Thanks for these points Tim, both very useful and worth pursuing. The citation you give concerning begging and prostitution and relating them to decency does raise some intriguing questions. It occurs in the context of Kant's discussion of sovereignty and appears to have something to do with the general consideration of "public order" in something like Waldron's extended account of it. The relationship of that sense to, on the one hand, right and, on the other, publicity, would be something I would like to explore elsewhere.
The question as to whether welfare is something distinct from right in terms of Kant's justification for welfare is also interesting. It is, I think, fairly clear that Kant's specific scope for welfare is considerably narrower than would tend to be acceptable now but the fact that there is scope at all for it is, I suppose, the point. Again, I'll have to return to this in due course.
More generally, as you say, your comments don't specifically relate to the points I was making about religion and citizenship and don't, I think, affect the direct argument I have given.

Timothy said...

I like the public order thought. That seems to make sense.

However, I remember that Waldron brought up the burka is his lecture. He says he was not in favor of banning it. However, he seemed to allow for some space to argue for such a ban, perhaps, since its message seems to be that women, when they appear in public should not be at all public (it is the carrying of the private sphere around with them-- implying where women should be relegated to).

Afterall, (so the argument might go) if public prostitution could offend people's decency, why not oppressive clothing?

Now, I don't know that that argument is convincing at all, or even plausible, but it does seem to perhaps have the right form.

Going further, I can imagine someone saying that if (if) the government finds it easier to administer the law if the public sphere looks a certain way (no prostitutions or burkas, they might say) so as not to deaden people's sensibilities.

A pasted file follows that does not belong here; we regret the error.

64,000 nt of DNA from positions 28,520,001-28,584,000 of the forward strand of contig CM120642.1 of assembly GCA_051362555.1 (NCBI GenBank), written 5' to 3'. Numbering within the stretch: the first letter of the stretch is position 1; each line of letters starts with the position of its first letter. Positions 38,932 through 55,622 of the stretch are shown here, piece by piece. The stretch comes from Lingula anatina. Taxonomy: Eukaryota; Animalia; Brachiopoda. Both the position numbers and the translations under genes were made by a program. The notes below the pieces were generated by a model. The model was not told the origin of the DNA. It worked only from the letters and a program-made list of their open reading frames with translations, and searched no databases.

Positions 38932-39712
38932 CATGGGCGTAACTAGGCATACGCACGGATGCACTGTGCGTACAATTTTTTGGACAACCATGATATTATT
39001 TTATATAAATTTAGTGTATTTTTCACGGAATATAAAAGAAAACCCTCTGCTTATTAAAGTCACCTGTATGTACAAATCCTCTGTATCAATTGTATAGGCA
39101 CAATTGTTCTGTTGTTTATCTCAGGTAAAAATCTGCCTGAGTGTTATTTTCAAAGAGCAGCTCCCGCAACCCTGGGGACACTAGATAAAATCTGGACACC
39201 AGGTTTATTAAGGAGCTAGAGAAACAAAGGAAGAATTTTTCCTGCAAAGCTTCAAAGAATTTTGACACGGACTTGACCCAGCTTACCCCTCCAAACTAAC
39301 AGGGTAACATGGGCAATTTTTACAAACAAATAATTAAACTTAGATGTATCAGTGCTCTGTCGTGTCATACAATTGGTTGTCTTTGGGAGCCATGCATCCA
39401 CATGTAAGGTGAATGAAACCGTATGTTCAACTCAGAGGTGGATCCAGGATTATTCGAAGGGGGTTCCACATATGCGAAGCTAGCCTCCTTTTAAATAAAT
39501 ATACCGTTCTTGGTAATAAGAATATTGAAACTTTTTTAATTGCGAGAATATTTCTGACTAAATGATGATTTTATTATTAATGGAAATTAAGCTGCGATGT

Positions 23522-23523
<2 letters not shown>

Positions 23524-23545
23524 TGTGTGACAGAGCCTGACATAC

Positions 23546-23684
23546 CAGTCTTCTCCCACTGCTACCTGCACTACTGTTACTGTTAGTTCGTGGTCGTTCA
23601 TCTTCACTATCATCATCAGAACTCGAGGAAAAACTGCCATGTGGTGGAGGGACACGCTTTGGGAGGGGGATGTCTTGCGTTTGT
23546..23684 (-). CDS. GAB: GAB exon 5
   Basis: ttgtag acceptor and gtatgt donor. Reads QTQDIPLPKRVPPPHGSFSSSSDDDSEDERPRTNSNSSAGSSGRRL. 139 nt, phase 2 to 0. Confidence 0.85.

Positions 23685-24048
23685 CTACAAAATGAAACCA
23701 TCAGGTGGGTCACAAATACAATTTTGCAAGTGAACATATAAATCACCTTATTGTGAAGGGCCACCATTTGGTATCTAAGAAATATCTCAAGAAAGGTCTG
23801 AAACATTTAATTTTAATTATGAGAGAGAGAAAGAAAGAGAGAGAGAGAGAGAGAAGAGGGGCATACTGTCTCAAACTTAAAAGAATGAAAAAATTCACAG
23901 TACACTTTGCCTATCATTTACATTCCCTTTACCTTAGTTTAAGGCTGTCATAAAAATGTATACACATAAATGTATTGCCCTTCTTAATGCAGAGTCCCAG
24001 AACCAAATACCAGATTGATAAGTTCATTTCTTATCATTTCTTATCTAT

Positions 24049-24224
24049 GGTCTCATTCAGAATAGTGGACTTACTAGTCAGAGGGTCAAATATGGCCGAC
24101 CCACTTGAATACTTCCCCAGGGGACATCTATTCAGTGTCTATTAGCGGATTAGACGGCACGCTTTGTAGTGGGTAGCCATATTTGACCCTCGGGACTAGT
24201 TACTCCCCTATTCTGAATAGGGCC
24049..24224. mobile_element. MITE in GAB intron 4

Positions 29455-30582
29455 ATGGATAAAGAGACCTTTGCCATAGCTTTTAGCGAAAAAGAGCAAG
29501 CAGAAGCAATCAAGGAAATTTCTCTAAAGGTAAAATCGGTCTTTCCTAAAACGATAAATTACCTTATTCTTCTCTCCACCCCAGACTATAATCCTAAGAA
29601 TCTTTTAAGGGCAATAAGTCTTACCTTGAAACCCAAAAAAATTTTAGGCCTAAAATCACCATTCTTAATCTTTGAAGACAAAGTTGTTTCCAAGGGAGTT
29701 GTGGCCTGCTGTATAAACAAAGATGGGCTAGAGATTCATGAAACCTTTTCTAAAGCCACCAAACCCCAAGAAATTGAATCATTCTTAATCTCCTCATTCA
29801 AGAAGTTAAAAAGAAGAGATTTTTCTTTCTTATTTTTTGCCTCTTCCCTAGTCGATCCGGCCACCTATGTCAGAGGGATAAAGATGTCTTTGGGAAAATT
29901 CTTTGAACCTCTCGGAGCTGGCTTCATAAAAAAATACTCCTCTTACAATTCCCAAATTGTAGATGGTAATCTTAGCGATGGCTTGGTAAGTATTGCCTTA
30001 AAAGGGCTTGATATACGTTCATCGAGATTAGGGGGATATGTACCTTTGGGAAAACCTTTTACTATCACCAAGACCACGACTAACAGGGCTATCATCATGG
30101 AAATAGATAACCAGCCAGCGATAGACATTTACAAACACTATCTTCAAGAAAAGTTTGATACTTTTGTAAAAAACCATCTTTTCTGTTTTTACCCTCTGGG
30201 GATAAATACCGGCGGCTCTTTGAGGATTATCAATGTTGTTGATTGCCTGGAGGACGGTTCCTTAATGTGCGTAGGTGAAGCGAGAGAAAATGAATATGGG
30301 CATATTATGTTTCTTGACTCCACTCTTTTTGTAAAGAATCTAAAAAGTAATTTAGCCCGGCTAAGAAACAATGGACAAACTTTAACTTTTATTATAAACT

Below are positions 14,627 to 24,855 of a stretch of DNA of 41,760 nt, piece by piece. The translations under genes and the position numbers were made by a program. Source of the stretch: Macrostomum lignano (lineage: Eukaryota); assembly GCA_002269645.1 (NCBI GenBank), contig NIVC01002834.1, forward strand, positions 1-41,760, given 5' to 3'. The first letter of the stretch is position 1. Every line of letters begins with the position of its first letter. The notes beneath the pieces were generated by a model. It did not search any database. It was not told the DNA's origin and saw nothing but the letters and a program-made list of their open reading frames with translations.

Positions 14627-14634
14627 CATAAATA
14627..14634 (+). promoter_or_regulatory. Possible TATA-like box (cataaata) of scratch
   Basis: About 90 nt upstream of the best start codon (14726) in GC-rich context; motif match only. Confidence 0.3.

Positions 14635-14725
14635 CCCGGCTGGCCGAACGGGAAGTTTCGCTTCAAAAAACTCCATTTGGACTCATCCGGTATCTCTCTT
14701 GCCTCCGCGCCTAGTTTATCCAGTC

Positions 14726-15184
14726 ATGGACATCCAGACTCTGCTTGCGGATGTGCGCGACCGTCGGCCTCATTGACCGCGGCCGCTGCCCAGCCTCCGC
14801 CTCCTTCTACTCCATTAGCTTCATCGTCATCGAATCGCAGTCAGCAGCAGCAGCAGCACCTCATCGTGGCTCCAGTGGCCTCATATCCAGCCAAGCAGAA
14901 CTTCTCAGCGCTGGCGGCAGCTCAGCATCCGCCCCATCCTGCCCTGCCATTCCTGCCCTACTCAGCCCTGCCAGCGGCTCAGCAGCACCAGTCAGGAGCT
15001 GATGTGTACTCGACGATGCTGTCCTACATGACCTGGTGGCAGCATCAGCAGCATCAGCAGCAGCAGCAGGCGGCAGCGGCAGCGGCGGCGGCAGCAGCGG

Now it is not clear to me that Kant would authorize anything to promote citizenship. (Note that I am not saying that the government will use coercion to promote the virtue of citizens -- just the possibility that the government will regulate appearances in the public sphere so as not to undermine adherence to the law).

Now I think a weak link in this is how burkas could be said to deaden the morals. I suppose a tale might need to be told about undermining the independence of citizens (and thus not everyone making the law is independent, and I am subject to such laws, which is bad...)

I don't know, what do you think?

Gary Banham said...

Hmm: some interesting problems here Tim and now I can see more clearly why you think the posting I have given is less of a response to the question than I might have been hoping it was.
As you say, it is not at all clear that Kant would have thought that some things were needed to advance citizenship and in fact it would seem the reverse is true (though there is the complicated problem of "independence" which I might get to in a future posting).
You are right that Waldron points to the problem with the burka being that it forces the private into the public. It wouldn't take much from there to suggest that this violates something integral to republicanism and then move to legislate around it.
So what kind of solution to this question is appropriate?
Well: leaving for now the notion of "decency" aside as its point and limit would need to be specifically considered, I think I would go the following way.
The adoption of specific clothing or given practices by members of a religion is evidently not entirely neutral (which is why forced marriages and the hideously mis-named "female circumcision" could be banned). But the practices that can be legislated about are ones that offend in any case against the guide-lines of right. Going beyond this would produce consequentialist reasonings and create difficulties.
But thanks for raising these points as I can see from them why this would be a topic that would be worth a lot more exploration (possibly in article form).